I haven’t engaged much with the topic for week 2 of #rhizo14 which is about whether we can enforce independence because I’ve been too busy doing my own thing (haha!) and thinking about D&G. I’ve been reading blogs of other participants, though, and I guess that it has been percolating away at the edge of my mind. I started by thinking that all one would have to do to enforce independence would be to refuse to spoon-feed or to provide support, but of course it’s not as easy as that. As Maddie writes in this post, you don’t make somebody independent by telling them to stand on their own two feet, you have to create the right conditions for this to be able to happen:
you cannot just make people empowered, you cannot hand them down their powers or tell them to be responsible.
I know that some people are not a fan of the metaphor of scaffolding. I am, because it gives me a bit of shorthand (jargon) to describe what I try to do with my Jigsaw Classroom, where I begin the semester with carefully structured collaborative tasks and gradually withdraw as I see the students developing their critical abilities. If the metaphor works for you, I reckon you grab it. If not, ignore it and move on, as Terry Elliot is doing here with metaphors that do speak to you.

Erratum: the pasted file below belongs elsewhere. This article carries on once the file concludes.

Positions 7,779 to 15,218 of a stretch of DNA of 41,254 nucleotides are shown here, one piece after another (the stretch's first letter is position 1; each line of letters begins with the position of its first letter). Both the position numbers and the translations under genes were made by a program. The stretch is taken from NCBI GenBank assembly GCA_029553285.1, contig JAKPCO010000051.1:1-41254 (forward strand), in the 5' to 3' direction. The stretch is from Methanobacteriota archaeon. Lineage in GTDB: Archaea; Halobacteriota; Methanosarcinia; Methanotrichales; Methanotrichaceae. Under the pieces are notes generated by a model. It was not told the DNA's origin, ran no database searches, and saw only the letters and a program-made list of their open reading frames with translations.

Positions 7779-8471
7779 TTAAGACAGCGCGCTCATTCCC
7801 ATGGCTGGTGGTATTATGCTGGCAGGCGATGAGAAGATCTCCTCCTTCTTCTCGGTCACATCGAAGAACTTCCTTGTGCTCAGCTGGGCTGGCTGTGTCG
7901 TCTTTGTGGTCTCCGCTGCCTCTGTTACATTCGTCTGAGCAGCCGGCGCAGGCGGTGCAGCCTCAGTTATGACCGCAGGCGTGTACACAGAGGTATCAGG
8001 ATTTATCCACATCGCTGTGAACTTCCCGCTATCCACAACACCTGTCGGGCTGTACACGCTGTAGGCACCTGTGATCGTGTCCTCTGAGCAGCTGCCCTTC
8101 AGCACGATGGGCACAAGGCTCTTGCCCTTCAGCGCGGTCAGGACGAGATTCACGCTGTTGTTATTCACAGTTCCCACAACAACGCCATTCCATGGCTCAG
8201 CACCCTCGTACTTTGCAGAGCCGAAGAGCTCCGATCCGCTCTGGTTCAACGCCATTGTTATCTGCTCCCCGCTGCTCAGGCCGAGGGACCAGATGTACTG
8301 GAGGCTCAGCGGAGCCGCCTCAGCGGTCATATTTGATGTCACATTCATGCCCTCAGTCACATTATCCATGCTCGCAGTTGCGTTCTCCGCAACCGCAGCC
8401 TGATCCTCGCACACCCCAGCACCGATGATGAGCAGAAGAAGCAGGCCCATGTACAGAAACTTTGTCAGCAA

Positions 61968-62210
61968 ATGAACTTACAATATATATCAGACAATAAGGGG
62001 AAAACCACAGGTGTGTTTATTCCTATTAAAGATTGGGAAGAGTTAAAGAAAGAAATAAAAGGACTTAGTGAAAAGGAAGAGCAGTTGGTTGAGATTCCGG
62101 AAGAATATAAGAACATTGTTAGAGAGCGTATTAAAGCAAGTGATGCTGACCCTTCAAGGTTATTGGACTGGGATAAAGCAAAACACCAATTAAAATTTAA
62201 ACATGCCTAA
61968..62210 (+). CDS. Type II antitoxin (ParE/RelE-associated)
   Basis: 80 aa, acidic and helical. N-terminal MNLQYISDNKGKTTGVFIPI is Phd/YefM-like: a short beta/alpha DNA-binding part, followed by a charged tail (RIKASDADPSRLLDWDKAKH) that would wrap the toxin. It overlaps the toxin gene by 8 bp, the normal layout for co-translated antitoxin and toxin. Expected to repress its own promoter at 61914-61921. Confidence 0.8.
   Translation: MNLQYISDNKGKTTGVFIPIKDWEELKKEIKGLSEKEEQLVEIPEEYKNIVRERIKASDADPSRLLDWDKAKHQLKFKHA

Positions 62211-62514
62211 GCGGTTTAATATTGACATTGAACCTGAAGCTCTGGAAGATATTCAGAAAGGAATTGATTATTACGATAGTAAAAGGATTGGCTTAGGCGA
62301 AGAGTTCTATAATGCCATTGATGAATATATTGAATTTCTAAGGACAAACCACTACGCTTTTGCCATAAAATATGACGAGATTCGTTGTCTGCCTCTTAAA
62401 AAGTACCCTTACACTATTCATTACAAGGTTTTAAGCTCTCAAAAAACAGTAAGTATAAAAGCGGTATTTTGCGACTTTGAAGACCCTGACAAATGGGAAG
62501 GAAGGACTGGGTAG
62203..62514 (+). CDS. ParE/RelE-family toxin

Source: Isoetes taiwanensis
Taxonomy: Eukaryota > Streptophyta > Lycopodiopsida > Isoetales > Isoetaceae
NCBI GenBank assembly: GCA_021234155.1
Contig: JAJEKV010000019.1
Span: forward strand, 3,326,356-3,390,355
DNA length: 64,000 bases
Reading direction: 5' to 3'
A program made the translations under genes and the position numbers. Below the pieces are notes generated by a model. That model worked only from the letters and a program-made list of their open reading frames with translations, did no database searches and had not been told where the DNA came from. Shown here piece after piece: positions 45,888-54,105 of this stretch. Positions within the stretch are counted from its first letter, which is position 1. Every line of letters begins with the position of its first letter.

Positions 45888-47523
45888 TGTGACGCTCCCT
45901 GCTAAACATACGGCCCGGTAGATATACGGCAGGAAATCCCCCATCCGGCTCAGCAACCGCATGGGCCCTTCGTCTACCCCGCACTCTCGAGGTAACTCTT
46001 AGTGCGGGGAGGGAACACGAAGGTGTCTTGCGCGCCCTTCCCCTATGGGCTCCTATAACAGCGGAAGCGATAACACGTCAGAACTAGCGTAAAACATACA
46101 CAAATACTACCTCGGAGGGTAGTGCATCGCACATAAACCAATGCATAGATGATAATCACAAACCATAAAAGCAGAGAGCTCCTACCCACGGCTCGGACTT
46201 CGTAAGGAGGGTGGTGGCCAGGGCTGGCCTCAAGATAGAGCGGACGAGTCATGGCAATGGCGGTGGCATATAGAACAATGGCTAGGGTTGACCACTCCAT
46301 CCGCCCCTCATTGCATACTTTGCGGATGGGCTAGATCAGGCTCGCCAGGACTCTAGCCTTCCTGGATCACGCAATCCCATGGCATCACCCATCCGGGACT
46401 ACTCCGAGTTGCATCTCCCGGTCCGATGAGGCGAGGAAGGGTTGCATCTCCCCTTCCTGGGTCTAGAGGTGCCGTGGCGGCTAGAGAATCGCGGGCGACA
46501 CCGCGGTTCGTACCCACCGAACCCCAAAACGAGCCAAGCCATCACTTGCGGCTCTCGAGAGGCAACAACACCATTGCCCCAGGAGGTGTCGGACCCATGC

But, or course, I am thinking about students in a formal learning environment, and this is not the whole story. In addition, Helen Crump suggests in a lovely blog post that we need to move beyond traditional types of assessment if we are really going to allow independent learning. However, if we were serious about that, maybe we could stop the obsession with using electronic plagiarism checkers such as Turnitin, because, as Catherine Nardi says in her blog, when you start to allow folk the independence to design their learning for themselves, then this happens:
I have wrapped my head around some great ideas, because you just can’t Google the answer. And that for me is learning. It is even better when it is shared.
There’s lots of metaphors that I have been thinking about in the context of rhizomatic thinking, but the two that are speaking to me the most are Anna Sfard’s metaphors of participation and acquisition types of learning. Independent learners participate in learning, they don’t just acquire knowledge. And, of course, as Helen and others have pointed out, that requires a community of learning.
Finally, as Maddie also points out (and Catherine makes the similar point in a different way), there often needs to be some disruption for learning to begin:
You can only create such circumstances or situations (not exactly scaffolding) but something that makes them uncomfortable perhaps? so as to make them take notice of their actions and behaviour which will in turn start a process of self-introspection and self re-mediation.
I’m reminded of Immanuel Kant’s remark:
I freely admit: it was David Hume’s remark that first, many years ago, interrupted my dogmatic slumber and gave a completely different direction to my enquiries in the field of speculative philosophy.
Yup. Down with dogma and up with all thinking for ourselves: